When Hiring a Full-Time Employee is Not an Option
- February 10, 2009
- by ServeNow.com Staff
- Business Tips
A poll taken by the ServeNow.com staff (Printed November 14, 2007) indicated that 44% of private investigators and 40% of process servers are sole practitioners. After taking this poll and compiling the results the staff wrote an article entitled When Should Process Servers and Investigators Hire. This article describes the warning signs that it’s time to consider hiring employees for your firm. If 44% of PI’s and 40% of Process Servers are sole practitioners then they are handling everything themselves. Of course handling everything has its pros and cons as follows:
- No Overhead Costs
- No Confidentiality Concerns
- Know exactly when and how things are done
- No need to rely on anyone else
- Loss of Clients
- Loss of Income
- Business Growth is slow or non-existent
- Family Life Suffers
Some sole practitioners may be willing to accept this arrangement because they figure the pros outweigh the cons, or they may feel that hiring is simply not an affordable option. For many, this means that clients and business may be suffering. Time that is spent on day-to-day operational activities is less billable time they have to focus on their profession, helping clients.
Many investigative and process serving professionals believe the only option is to hire an employee. However, the same technology that makes their investigations and process service easier also brings about an alternative to hiring an employee called a virtual assistant or confidential assistant.
Confidential assistants are independent contractors who pay their own taxes, benefits, and expenses, so there are virtually no overhead costs to the investigative or process serving professional. Virtual and confidential assistants are small business owners so they understand that confidentiality and reliability are critical concerns upon which their employability hangs. They usually have far more to lose than an employee does, if they drop the ball or spill the beans.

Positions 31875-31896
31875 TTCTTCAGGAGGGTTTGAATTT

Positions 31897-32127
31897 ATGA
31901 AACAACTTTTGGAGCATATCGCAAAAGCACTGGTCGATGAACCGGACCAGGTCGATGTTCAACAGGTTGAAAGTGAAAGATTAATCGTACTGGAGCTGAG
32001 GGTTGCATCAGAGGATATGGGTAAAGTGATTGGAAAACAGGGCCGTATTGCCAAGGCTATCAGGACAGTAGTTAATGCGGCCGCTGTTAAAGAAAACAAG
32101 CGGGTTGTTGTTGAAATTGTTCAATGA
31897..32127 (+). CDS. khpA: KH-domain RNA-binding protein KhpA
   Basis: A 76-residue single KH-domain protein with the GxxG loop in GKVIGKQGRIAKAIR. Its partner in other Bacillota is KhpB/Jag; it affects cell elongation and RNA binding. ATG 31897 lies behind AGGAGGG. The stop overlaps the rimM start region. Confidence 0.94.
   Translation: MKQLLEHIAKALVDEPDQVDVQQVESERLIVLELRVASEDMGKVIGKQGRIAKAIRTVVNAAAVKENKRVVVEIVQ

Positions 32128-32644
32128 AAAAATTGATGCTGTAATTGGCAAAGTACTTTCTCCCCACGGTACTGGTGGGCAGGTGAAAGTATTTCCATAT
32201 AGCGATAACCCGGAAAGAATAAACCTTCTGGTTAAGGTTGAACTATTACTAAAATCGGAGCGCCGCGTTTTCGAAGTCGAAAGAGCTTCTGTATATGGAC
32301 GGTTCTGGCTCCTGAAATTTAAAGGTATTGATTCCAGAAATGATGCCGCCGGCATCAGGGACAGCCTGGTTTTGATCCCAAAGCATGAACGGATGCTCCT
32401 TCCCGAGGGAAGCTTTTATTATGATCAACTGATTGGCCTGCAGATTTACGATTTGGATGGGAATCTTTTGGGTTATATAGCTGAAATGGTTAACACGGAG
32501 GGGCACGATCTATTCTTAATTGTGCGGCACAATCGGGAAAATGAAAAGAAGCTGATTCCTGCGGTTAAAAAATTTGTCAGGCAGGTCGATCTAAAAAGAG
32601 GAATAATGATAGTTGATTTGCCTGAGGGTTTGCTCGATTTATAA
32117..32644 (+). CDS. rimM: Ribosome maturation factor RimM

Confidential assistants are just as capable of handling the same tasks an in-house assistant can, without being physically present in the office. You should take the same amount of care in investigating a confidential assistant as you would an in-house assistant, including background checks, reference, checks, and previous employment checks. Hire on a trial basis and start small. Have the confidential assistant perform simple, low-risk tasks to begin with, and as the trust blossoms, send them additional types of tasks.
An independent assistant also provides the considerable benefit of being available for very small amounts of work. Try hiring a skilled employee for less than full time, and you’ll quickly end up frustrated, especially if your business really only needs a few hours of help per week.
If your business is in the position of being too big for you, but not big enough for two, consider the benefits that a reputable confidential assistant can offer. In the long run, it may be just the thing your business needs to help it grow more smoothly and operate more effectively.
Tracy Collins has more than 12 years of corporate experiences working in the financial, retail, manufacturing, and education industries, Tracy has acquired skills and experience necessary to help businesses succeed. In 2005, she founded, Collins-Admin Services caters to business professionals who need assistance with their administrative tasks.